The Ed Tech Industry Summit, sponsored by the Software & Information Industry Association (SIIA), is the industry conference for the K-12 and postsecondary education technology marketplace. Here’s a sampling of the session topics and speakers for the conference, “Going Mobile and Global,” to be held May 23-25 at the Palace Hotel in San Francisco.
Trends in Mobile Learning on Monday, May 24, from 10-11 a.m.
The mobile learning market segment is perhaps the most volatile area of the ed tech business today. Half the devices in schools are mobile, from smartphones to laptops. This session will provide actionable information about mobile devices, operating systems, applications, and business models to build upon data in the forthcoming Mobile Computing Trends Report from SIIA. A panel that includes Scott Garrison, president of Lightspeed Systems, and Tom Greaves of the Greaves Group, will discuss key market drivers, adoption rates and a new class of applications that exploits mobile computing. Bruce Wilcox of Digital Millennial Consulting will serve as moderator.
Digital Rights and Education Rites – How Can They Coexist? on Monday, May 24, from 10-11 a.m.
As the resources used in K-12 and higher education move toward digital media, we face some conflict between how instructional resources traditionally have been used and limitations on the use of electronic media. Learners should have access to the best instructional materials, but we also need to protect intellectual property and support sustainable business models. The SIIA Education Division’s Technology and Development Committee has focused on this topic for the past year, culminating in an educator survey. Presenters will share survey and other findings. Steve Nordmark, vice president of solutions management and development at netTrekker, will moderate the session. Panelists include Susan Adelmann of Follett Software Company, Douglas Stein of MemeSpark, and Bill Zobrist from Pearson Learning Solutions.
Developing for Mobile Platforms, on Monday, May 24, from 11:15 a.m. to 12:15 p.m.
The growth of mobile devices should portend a surge of educational software applications in the K-20 markets. But challenges abound, given the complexities of developing educational products for mobile devices. How do publishers make the right decisions given the myriad variables involving form factors, operating systems and service providers? How can publishers manage education content development to maximize access and return on investment? Find out how these developers made the tough decisions and the lessons they learned in the process. Todd Brekhus of Capstone Digital will moderate, joined by panelists Marie Bjerede of Qualcomm and Cathie Norris of the University of North Texas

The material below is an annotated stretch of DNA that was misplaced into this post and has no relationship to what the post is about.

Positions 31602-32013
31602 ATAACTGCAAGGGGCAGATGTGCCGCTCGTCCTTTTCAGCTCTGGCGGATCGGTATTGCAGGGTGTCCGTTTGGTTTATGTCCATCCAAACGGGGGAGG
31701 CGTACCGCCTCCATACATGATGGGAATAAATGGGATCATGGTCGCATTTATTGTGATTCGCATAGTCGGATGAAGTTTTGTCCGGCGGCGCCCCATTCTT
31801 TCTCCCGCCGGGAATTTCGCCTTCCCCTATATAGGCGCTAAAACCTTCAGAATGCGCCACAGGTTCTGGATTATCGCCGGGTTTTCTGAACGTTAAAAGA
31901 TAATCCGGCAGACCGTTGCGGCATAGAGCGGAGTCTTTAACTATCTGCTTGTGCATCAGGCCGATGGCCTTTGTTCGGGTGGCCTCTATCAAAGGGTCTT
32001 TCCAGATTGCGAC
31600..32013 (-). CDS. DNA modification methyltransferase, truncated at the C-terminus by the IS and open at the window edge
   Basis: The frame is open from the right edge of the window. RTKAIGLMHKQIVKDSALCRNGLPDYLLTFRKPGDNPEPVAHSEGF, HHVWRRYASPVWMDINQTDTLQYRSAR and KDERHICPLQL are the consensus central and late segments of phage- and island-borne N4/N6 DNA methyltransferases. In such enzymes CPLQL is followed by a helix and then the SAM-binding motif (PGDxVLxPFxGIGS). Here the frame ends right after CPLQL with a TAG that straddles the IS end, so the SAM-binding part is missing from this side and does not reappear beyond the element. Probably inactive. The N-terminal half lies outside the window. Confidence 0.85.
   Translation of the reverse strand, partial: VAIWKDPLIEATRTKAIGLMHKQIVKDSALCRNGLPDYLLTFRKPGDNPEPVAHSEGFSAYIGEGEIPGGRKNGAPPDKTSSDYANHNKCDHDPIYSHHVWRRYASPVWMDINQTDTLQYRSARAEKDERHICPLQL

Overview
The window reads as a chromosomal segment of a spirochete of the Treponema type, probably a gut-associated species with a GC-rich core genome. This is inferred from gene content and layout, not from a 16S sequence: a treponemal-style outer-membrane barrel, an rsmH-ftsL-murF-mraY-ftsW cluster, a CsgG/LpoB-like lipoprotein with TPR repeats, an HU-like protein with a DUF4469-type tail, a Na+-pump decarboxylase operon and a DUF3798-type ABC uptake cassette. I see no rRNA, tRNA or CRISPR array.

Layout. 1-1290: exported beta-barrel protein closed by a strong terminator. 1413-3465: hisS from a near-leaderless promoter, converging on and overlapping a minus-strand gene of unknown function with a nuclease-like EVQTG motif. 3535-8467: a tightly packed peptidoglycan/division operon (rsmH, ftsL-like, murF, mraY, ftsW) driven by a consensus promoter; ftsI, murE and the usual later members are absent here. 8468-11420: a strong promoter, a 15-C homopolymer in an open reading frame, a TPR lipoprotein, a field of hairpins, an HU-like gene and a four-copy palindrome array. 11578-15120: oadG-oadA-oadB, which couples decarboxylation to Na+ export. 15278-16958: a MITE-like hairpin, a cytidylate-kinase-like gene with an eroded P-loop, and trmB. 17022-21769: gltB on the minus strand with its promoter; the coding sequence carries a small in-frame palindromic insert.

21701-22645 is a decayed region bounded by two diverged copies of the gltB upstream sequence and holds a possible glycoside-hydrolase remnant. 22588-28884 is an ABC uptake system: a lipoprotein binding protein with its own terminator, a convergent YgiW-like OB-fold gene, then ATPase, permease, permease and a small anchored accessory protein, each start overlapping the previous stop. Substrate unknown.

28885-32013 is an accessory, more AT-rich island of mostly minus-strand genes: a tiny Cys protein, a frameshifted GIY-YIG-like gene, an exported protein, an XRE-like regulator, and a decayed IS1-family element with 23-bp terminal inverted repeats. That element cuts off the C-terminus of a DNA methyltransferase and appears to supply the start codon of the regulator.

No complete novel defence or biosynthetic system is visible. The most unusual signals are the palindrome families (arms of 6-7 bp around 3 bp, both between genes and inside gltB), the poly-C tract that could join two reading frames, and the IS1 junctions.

Revenue Models for Mobile Learning on Monday, May 24, from 2-3 p.m.
Because the mobile learning market is so new, there isn’t a long history of successful revenue models from which to draw. This session will address such questions as: Which industries can we look to for replicable business models? Are there enough consumers to make product development for mobile learning a profitable business? And if so, how do you get enough institutional and individual customer adoption to shore up your bottom line? Attendees will learn about the critical price point sensitivities, and how they can support the value proposition of your mobile learning applications. The discussion will focus on market-tested examples, as well as future trends. Joining the discussion will be Ellen Siminoff, president and CEO, Shmoop, along with Adam Hall of Impact Education. Duncan Young of Scholastic Education will moderate.
Keynote: Education and Technology in a Global Economy on Tuesday, May 25, from 8:30-9:30 a.m.
Eric Lauzon, chief information officer, International Baccalaureate (a partner of ePals, Inc.), will deliver a keynote address covering a wide array of topics. How are countries around the world using technology in education? Increased global understanding is an economic and social imperative for our companies and our schools. What organizational and logistical issues hamper global connections, and how can new online and other collaborative tools offer fresh opportunities for education technology stakeholders?
Market Opportunities in the UK, on Tuesday, May 25, from 10-11 a.m.
Education Technology has received tremendous UK government support through BECTA, the government agency promoting educational use of information and communications technology. In this session, high-level insiders and business leaders will describe the market landscape, trends in school spending and support, emerging opportunities, and vendor perspectives on doing business in the UK. Hear answers to such questions as: How big is the UK market for education technology products and services? How does the UK purchasing system work for education technology products and services, and how can US companies participate? Which technologies are gaining traction in UK schools, and is there government funding support? Are classrooms adapting to the use of ICT for teaching and learning? Mimi Jett, general manager of netTrekker, will lend her expert voice to this session, along with Dominic Savage of the British Educational Suppliers Association, David Samuelson of Pearson (moderator), and Mitt Nathwani of Turning Technologies LLC/Reivo Ltd.
For more information on the Ed Tech Industry Summit, or to register, visit www.siia.net/etis/2010. Media and bloggers interested in attending the conference should complete the online press registration form to apply for press credentials.